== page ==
As far as the porn goes, how does one propose changing the taste of entire population? I’m not sure how much is left but what has driven porn to the extremes is the novelty and taboo of it, people, men and women, will alway want to see what is taboo or what they cannot see/have in real life. Sites such as bangbus, efukt, etc will always be with us as they will always cater to some people, even consenting adults/couples/poly relationships. Should we simply try and reduce the number of viewers these sites get?

  85. Cara
    Cara July 25, 2008 at 11:27 am |

    Cate, to answer your comments in order:

    1. Yes, they do happen to a real woman — as I acknowledged. But what you see as uncomfortable/degrading/painful is not necessarily uncomfortable/degrading/painful to another woman. Example: to me, fisting looks painful as hell. Other women not only don’t find it painful, they rather enjoy it. (And as a side note, I’d say that if fisting doesn’t hurt a woman, it seems unlikely that properly done DV would.) Some women would find being spanked very degrading. Others get off on it. And so on. Yes, it’s true that the women in the porn might not always genuinely enjoy the acts they’re performing — but it’s deeply problematic to assume that you because you find something uncomfortable/degrading/painful that every other woman would as well. Just as it’s deeply problematic (and frankly, stupid) to assume that because you see something in porn, every woman (or man) will like it.

    2. I think you’ve missed my point — the point is that discomfort can happen in just every day run of the mill sex. You might need to add more lube — so you stop and do so. Your legs might get sore in a certain position, so you switch positions. And so on. They do the same stuff in porn, which you don’t see — my point being that some people seem to think that the way the acts are depicted in porn — the edited finalized version that you see — are necessarily the ways that they are conducted when people engage in them in their bedrooms. If people aren’t stopping when something becomes painful (and that’s not your thing . . .), that’s obviously a huge problem, but I hugely doubt that it’s the norm that some try to argue it is. (And “throat rape”? Are you actually referring to oral rape, or just calling any at of deep-throating rape? Because the context to me suggests the latter, which is, um . . . )

    3. I didn’t argue otherwise. The points I was discussing were related to the impact that porn has on the average person and their sexual practices, and also the perception that what you see in the porn is a true representation of all that went on while filming it. (This covers both sides — porn that looks pretty might have been very unpleasant to make, and vice versa.) I’m not arguing that the impact of making porn on the women who do it doesn’t matter — not at all. Women who have experienced pain both physical and emotional while making porn must have their voices heard and taken into account when discussing the issue. I’m simply saying that this is a multi-faceted issue and my argument was related to a different one than you’re getting into here.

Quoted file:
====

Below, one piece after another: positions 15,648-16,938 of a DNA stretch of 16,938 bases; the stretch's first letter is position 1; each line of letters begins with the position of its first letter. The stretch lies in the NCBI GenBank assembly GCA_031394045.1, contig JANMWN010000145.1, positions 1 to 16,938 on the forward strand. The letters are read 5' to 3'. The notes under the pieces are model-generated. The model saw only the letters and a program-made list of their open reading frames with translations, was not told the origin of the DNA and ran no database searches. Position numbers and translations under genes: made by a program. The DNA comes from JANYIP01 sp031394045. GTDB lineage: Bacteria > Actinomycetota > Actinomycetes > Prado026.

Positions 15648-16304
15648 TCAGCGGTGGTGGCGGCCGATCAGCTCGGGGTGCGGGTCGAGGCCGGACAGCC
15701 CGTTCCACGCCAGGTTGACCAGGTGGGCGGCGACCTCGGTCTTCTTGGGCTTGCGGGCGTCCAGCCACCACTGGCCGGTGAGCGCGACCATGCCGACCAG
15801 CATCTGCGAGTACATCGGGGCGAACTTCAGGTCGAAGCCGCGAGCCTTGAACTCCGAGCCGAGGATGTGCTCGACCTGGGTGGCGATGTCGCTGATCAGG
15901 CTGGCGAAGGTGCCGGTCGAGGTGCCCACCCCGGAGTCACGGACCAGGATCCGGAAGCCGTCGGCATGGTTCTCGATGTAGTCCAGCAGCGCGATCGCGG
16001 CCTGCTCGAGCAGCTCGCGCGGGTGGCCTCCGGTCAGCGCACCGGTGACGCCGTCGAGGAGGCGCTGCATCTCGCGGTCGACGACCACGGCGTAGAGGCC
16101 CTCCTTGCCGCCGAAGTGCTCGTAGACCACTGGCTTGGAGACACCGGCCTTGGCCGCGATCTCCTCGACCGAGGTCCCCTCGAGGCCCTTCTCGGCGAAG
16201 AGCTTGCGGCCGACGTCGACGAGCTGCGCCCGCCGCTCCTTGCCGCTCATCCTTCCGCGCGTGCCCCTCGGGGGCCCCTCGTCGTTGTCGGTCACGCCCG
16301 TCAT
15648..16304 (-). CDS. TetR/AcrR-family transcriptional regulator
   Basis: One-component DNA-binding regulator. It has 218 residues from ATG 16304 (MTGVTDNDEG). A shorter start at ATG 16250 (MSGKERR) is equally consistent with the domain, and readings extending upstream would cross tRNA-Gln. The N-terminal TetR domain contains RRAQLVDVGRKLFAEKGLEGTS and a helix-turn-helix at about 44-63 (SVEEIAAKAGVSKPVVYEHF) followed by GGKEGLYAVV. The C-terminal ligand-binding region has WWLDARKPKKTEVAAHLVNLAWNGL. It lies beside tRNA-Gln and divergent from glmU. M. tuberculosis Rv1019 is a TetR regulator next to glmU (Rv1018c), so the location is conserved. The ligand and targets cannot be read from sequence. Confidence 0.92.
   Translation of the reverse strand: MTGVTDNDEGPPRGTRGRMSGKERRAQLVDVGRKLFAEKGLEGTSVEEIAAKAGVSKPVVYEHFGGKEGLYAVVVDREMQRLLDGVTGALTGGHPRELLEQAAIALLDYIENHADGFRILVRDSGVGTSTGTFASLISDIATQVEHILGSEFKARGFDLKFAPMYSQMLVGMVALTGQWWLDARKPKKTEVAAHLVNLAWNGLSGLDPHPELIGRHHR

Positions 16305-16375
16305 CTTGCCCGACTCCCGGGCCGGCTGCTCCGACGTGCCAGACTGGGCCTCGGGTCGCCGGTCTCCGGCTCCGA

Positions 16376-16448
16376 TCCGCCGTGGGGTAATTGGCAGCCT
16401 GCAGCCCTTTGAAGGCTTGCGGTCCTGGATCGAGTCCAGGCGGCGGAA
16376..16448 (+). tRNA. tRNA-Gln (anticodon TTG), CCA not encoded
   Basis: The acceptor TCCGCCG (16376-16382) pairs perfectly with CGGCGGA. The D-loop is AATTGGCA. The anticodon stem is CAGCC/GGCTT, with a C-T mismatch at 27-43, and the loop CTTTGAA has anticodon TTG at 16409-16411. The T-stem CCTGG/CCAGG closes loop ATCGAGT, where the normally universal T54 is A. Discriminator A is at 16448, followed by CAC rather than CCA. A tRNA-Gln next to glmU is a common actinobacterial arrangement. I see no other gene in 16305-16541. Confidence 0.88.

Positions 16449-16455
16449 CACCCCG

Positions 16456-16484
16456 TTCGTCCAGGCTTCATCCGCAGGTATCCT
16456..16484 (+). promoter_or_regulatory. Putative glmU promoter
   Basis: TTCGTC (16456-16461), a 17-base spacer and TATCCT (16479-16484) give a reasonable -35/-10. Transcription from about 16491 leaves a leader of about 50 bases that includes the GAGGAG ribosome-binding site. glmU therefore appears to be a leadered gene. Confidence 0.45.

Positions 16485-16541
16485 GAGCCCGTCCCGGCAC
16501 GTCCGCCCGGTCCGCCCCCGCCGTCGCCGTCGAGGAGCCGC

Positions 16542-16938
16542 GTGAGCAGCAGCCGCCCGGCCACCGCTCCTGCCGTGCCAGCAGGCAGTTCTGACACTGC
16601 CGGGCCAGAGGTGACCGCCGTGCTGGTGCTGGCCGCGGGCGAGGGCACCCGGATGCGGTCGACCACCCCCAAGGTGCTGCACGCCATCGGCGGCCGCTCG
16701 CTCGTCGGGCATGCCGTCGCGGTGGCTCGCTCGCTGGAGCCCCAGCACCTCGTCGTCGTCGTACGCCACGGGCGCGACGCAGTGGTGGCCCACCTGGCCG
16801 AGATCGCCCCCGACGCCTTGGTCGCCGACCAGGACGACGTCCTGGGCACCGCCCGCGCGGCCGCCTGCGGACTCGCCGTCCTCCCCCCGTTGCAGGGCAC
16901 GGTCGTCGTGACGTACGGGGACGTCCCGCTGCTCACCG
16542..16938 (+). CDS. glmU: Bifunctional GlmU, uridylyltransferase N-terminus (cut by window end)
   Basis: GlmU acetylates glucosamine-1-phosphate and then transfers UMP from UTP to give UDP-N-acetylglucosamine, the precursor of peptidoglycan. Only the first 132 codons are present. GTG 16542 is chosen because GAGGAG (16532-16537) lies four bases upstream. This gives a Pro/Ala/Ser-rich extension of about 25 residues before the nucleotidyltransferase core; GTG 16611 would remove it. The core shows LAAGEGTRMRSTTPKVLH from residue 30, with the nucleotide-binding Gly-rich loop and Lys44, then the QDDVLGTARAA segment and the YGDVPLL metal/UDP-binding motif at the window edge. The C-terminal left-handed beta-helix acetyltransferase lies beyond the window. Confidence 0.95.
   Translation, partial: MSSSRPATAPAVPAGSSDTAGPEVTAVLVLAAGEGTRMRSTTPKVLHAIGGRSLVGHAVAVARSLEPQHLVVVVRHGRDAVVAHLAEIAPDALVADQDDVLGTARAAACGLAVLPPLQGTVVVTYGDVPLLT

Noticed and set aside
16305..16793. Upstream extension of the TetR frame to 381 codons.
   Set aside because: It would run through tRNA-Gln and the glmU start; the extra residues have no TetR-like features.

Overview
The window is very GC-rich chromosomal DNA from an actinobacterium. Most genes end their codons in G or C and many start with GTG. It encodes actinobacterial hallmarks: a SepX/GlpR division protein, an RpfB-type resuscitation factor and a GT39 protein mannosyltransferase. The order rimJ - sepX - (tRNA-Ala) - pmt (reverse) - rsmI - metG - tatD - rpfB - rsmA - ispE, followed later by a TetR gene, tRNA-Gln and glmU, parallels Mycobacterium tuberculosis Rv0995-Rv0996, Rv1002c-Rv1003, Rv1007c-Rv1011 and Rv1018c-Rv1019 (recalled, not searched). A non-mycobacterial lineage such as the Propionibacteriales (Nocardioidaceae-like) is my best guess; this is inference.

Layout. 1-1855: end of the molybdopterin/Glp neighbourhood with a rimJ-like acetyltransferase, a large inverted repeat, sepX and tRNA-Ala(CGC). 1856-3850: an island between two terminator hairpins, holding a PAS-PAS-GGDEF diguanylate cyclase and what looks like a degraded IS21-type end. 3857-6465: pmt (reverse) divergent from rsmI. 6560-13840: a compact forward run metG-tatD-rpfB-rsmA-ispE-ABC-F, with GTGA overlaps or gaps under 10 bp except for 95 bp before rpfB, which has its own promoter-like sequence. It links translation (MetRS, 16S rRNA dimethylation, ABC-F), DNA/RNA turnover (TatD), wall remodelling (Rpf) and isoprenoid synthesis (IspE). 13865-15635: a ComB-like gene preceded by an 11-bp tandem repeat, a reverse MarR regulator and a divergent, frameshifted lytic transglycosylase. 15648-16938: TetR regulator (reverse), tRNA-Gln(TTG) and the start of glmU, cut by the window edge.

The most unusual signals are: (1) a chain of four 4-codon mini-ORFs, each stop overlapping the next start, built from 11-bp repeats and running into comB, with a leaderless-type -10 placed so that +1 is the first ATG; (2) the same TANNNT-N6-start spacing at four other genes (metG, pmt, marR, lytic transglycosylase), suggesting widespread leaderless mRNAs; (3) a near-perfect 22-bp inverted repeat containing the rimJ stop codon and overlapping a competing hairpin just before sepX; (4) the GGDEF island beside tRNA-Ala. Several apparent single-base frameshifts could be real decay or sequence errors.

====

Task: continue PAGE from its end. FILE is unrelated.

86. Trixie.com » Blog Archive » In Passing: Feminist Porn

    [...] to our friend Nerdy Anna for pointing out this post on Feministe about porn sparking a discussion about whether or not “feminist porn” exists, etc.Honestly? I only [...]

  87. dallas
    dallas July 25, 2008 at 4:07 pm |

    This has been a really fascinating thread to read especially as someone who has a lot of conversations about porn with people every day.

    I just wanted to throw out there another idea that is always interesting to me during these discussions. We’re having a lot of conversations about what is degrading or unpleasant for sex workers and those in the porn industry. What sometimes gets left out is how many people all over the world spend their lives working in jobs where they are uncomfortable or degraded. A significant amount of people in the world work at jobs that they hate because they need to make money. How many people get to do what they love or at least not feel humiliated in their work. Could it be that some people who make porn are actually happier in their work than, say, a mine worker in South Africa? It might be possible.

    And yet we separate out sex and sex work. Is it that drastically different? I don’t know the answer but I think it’s an interesting topic to consider during these types of conversations.

  88. Pornocracy / Third Time’s a Charm
    Pornocracy / Third Time’s a Charm July 29, 2008 at 12:42 pm |

    [...] at Feministe there’s been a discussion going on about Feminist Porn, whether it exists, what it looks like, what it’s effects are. It’s been remarkably [...]

  89. Things I took for granted this month « blue milk

    [...] I knew everything there was to know about being vegetarian (NSFW). (Thanks Feministe and if anyone joins that vego porn site can they please get the recipe for tofu pie for me from [...]

  90. Harlequin
    Harlequin August 4, 2008 at 2:50 pm |